When the reporter offered to wait, an employee said she would text-message administrators to notify them of the reporter's arrival. Within several minutes, two workers -- who said they typically work in maintenance but were serving as a security team -- arrived and asked the reporter to leave.
The workers, who wouldn't give their names, cited a company policy prohibiting interviews on the hospital campus and the Health Insurance Portability and Accountability Act, a law which generally governs patient medical records, not media requests. They also said administrators had called them to eject the reporter, and indicated that other reporters had waited in a nearby church parking lot.
The closest church appeared to be De Queen Church of Christ -- across a busy highway and hundreds of feet from the hospital entrance.
Recently hospital employees also told De Queen Bee Editor Marty Bachman to leave hospital grounds, where he said he had been invited for an interview. Bachman posted an audio recording of the interaction on that newspaper's website.
While the fate of the hospital remains uncertain, many in De Queen say the situation has strengthened community ties.
Around the holidays, a doctor handed out groceries to hospital employees after a late paycheck. At public forums, town leaders have fielded questions, worked to quell what they refer to as a "rumor mill," and encouraged people to keep using De Queen Medical Center's services.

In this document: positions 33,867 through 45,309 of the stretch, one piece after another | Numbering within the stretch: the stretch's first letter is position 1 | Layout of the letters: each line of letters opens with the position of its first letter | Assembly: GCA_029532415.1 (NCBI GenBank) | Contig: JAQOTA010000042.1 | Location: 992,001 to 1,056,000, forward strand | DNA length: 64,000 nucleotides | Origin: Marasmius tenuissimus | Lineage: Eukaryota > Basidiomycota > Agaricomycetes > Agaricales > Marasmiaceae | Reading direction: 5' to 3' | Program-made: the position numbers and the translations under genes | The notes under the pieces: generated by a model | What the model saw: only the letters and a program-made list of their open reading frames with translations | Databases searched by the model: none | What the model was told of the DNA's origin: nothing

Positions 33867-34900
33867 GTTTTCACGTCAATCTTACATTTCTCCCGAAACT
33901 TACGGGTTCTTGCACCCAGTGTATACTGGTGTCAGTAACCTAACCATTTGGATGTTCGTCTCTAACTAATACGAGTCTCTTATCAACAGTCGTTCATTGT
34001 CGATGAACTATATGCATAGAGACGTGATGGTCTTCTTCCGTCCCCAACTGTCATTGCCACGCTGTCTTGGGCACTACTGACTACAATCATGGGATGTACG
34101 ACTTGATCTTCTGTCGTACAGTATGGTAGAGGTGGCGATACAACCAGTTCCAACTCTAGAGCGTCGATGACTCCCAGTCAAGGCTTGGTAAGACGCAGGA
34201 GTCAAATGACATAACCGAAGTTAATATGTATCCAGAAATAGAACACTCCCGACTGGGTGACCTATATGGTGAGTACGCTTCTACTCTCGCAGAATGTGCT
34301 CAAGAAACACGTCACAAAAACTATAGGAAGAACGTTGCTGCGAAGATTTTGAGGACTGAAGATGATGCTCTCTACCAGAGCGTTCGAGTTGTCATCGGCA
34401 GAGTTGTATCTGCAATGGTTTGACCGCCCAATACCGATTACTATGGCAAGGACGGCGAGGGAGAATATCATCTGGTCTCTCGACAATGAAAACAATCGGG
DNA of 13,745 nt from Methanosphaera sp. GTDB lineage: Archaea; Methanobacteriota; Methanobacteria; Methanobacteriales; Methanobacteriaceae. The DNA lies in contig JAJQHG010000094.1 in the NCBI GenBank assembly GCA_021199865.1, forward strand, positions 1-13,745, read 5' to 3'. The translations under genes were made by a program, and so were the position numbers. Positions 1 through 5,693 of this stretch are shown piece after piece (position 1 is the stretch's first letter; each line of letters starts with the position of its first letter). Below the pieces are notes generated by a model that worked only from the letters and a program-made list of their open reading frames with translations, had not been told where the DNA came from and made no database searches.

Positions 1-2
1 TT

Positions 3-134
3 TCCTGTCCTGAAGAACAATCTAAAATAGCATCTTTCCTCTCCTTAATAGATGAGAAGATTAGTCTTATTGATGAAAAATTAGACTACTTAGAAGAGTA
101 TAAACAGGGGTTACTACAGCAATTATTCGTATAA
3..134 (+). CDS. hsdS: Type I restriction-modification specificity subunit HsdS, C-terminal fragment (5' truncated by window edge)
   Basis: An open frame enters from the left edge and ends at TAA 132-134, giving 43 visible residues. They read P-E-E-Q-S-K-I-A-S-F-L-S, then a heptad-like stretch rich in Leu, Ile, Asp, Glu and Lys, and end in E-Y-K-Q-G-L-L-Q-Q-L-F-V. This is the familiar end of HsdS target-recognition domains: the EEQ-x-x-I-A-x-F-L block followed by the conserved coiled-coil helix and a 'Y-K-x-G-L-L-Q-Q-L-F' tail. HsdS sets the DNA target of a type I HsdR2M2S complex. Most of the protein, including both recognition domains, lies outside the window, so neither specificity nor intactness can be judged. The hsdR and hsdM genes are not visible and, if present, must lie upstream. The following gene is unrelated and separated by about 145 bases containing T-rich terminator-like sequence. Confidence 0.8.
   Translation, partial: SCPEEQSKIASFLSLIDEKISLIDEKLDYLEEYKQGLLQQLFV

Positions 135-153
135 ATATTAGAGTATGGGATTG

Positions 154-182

County health officer and family physician Jason Lofton, who visits his patients inside the hospital, said he hasn't seen any problems with the quality of care that is offered there. Babb said large employers in the area have offered their assurances that problems at the hospital won't affect their own operations.
Among community leaders, there is much talk of what might happen if the hospital were to come under local or public control, such as county control. Perhaps six or eight hospitals in the state are under county control, said Ryall, the hospital association president.
One of the people spearheading that conversation is Gallagher, who would like to see the hospital returned to ownership under a local nonprofit entity, as he said it was at one point.